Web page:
The JBL blueprint seems to have been dusted off and deemed ready for implementation in the strange case of Jinder Mahal. At Wrestlemania 20, JBL was part of a pointless four corner tag match; Jinder was getting slammed by Gronk on the pre-show at Mania 33. However, both headlined the next Smackdown brand PPVs, fighting for the title. How did they make such a quick jump? Namely because both were presented as characters that played on classic wrestling motifs: namely class and nationality. Analysts of films and television shows refer to a form of characterisation that involves stereotyping as shorthand for identification: why spend ages establishing character through needless exposition when a recognisable stereotype can get the audience in position for the next narrative development much more quickly? Lazy writing or effective characterisation?  You decide but by playing rich, anti-American heel #1232, Jinder was able to jump straight into a programme that audiences could buy into.

Indeed, Jinder’s upward trajectory has been even more stunning than JBL’s. Mahal was fired in 2014 and then brought back simply to be a body on the roster. Losing was his job description. As bad as some of Bradshaw’s early gimmicks were at least he wasn’t playing air guitar and selling to little people in his pre-title run. The reason for his push is a matter of debate. Whether it’s all a part of the India expansion or Vince’s undying respect for a man with good abs, Mahal’s rise has been extraordinary. Will he be a short term prospect, dropping the belt before returning to obscurity, or will he garner enough momentum from this run to keep him afloat for years, maintaining a television presence when others fall away?  It is too early to tell for sure: when the camera cut to the Chicago crowd on Sunday some punters looked legitimately shocked and somewhat moved; others were simply laughing. JBL worked because the audience wanted to see him lose the belt: will Jinder be the heel people want to see get beat or will people simply stop watching?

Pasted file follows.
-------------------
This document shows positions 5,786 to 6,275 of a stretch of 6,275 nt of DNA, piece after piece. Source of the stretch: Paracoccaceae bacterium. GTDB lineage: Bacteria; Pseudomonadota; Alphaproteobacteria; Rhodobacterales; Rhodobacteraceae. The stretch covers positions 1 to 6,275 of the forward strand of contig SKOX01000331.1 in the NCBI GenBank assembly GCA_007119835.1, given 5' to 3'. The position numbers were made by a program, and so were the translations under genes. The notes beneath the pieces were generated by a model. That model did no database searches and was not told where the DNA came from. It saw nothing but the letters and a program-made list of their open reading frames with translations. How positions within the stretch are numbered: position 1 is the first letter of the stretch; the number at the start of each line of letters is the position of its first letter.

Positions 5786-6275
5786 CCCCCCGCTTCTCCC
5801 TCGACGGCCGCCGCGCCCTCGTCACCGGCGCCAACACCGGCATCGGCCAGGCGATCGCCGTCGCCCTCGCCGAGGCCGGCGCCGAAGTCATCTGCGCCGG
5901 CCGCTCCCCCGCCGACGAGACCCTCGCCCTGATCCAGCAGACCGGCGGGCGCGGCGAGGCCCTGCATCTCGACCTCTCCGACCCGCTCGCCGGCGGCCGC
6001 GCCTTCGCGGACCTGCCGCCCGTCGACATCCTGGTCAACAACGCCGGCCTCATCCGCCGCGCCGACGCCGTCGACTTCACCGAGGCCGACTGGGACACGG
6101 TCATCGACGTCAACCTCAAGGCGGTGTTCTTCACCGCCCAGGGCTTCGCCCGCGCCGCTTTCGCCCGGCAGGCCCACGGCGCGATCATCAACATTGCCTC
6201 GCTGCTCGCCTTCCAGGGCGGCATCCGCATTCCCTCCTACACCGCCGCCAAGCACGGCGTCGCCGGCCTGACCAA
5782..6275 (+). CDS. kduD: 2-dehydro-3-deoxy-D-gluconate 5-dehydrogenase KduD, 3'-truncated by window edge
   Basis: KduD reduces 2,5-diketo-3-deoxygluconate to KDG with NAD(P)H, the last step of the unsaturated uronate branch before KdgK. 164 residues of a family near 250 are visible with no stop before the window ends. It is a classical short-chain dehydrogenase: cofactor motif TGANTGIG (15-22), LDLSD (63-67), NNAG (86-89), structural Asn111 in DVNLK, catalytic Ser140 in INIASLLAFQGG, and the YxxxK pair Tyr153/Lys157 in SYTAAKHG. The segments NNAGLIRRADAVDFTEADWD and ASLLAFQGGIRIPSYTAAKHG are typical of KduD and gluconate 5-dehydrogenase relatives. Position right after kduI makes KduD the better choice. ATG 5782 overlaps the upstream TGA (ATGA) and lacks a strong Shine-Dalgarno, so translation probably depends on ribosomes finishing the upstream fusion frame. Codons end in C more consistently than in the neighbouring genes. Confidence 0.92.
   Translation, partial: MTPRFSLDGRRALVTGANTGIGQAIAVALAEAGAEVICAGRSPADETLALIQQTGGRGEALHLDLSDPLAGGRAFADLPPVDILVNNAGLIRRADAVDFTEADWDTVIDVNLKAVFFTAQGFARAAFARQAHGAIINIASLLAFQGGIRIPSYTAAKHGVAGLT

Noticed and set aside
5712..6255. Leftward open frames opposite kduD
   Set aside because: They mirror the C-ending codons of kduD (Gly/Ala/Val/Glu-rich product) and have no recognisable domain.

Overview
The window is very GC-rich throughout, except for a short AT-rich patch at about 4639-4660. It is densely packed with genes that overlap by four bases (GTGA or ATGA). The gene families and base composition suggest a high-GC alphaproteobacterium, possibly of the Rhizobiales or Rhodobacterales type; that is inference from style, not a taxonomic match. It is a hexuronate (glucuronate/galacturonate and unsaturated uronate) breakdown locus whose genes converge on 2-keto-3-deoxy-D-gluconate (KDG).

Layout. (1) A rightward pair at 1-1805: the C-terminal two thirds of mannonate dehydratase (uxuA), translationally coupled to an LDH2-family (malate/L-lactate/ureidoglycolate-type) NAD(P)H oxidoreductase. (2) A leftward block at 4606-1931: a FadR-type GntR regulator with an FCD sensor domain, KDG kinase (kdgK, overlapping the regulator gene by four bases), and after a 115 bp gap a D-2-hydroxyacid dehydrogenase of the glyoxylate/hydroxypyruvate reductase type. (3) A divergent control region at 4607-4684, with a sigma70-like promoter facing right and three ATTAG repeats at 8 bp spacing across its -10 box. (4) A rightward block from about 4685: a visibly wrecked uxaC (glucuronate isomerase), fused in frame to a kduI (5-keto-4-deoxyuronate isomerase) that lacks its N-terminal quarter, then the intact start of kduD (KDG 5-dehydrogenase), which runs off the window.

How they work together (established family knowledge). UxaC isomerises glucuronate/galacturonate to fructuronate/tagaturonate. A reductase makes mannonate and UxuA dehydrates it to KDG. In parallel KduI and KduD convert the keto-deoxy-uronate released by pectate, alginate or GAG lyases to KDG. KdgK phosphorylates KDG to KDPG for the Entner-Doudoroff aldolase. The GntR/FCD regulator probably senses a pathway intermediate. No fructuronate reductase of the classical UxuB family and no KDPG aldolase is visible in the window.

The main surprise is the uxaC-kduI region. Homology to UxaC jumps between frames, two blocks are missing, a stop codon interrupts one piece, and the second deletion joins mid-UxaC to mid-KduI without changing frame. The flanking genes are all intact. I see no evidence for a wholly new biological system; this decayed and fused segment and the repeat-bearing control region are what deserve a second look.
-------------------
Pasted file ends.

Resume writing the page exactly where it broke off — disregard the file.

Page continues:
So as of now the push is working: kind of. Jinder’s name is a hot topic in wrestling and his first few defences will certainly have a novelty value. Whatever the motive behind it, WWE is committed to their new star and I for one hope that Jinder grows into the role: like the Maharaja says, diversity in wrestling would be a good thing.

Push Back:  

Some of wrestling’s more surprising pushes and what went wrong